The Thing from 1982 is a true genre classic and often cited as a sci-fi horror masterclass. The movie is a tautly paced, paranoid, claustrophobic movie with a cast of people we like and don’t want to see die, even though we know it is certain. John Carpenter’s masterpiece isn’t merely a great example of monster horror, it’s a perfect example of the Lovecraftian “cosmic horror,” a notoriously difficult subgenre to represent onscreen.

The Thing is about an invading force that is ultimately beyond our understanding and has the capability to completely destroy life on Planet Earth in a staggeringly short amount of time. An isolated American team of research scientists in Antarctica are one day suddenly alarmed at their base camp in by a helicopter shooting at a sled dog. When they take in the dog, it brutally attacks both human beings and canines in the camp and they discover that the beast can assume the shape of its victims. A resourceful helicopter pilot (Kurt Russell) and the camp doctor (Richard Dysart) lead the camp crew in a desperate, gory battle against the vicious creature before it picks them all off, one by one.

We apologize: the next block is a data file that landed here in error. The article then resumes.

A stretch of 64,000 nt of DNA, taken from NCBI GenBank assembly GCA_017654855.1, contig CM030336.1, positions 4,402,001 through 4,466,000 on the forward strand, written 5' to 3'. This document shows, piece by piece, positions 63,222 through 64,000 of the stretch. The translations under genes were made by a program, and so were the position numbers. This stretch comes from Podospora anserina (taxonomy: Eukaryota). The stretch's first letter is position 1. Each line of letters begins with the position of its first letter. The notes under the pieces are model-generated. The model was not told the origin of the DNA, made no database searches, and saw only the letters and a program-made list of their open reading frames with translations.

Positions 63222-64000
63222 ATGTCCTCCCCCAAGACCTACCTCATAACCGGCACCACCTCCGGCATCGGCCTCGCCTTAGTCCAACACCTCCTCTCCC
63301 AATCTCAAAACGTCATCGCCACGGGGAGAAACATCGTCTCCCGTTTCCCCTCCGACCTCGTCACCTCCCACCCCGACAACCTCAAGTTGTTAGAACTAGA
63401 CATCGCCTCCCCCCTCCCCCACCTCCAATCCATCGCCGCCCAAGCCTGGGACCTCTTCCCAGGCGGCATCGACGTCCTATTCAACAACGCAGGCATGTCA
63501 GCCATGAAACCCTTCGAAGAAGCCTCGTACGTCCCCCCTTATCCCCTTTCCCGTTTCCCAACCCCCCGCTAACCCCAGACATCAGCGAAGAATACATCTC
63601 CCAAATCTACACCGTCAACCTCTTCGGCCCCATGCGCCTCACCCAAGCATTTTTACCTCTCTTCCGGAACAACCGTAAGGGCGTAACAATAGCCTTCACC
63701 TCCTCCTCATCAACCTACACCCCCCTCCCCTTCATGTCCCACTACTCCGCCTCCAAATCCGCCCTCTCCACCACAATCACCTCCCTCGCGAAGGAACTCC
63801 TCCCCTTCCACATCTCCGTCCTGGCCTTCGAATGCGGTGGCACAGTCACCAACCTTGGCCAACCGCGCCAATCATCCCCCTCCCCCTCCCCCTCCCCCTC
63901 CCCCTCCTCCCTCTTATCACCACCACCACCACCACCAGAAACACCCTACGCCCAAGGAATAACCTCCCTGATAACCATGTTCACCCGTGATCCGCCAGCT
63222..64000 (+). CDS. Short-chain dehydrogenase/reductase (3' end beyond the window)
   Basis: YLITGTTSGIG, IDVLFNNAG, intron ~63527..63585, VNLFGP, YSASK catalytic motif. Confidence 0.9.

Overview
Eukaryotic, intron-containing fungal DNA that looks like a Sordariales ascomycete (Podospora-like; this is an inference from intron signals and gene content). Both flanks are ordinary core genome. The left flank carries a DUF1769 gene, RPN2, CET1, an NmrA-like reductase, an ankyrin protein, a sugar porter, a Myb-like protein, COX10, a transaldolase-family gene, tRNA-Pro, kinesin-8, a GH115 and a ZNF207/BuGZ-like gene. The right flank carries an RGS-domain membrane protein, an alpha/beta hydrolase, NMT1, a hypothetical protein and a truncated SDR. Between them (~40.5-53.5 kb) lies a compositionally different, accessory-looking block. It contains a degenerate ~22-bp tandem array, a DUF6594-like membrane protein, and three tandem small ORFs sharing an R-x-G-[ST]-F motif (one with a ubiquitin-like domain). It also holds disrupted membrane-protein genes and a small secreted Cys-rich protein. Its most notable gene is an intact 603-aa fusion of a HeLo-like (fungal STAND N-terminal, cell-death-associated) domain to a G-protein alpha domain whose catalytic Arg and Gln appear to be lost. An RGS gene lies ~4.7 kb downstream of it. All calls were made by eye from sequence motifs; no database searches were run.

The film stars Kurt Russell as the team’s helicopter pilot, R.J. MacReady, and features A. Wilford Brimley, T. K. Carter, David Clennon, Keith David, Richard Dysart, Charles Hallahan, Peter Maloney, Richard Masur, Donald Moffat, Joel Polis, and Thomas G. Waites in supporting roles.

What makes the movie really great is the paranoia, that the scientists find themselves in the presence of an alien capable of seamlessly assimilating any human form, anyone can be a treat, no one can be trusted, and, in a kind of inversion of the tension-ratcheting of Jaws, the threat is introduced early and remains a constant source of terror throughout. That’s what makes this scene so good; the tension and the suspense are unbearable, increasingly so as each name is checked off the list.

The alien’s blood, Macready (Russell) reasons, will instinctively resist physical harm as a byproduct of the alien’s makeup and nature, meaning that it will visibly react to being prodded with a burning-hot wire. And so Macready begins systematically touching hot wire to name-tagged petri dishes of blood, a flamethrower pointed at each man as he has his turn.


The Blood Test Scene in The Thing (1982)




The Blood Test Scene




We like:

  • It is the most vividly gruesome monster ever to stalk the screen.
  • The monster aside, it is ultimately about the psychological impact of a high stress situation.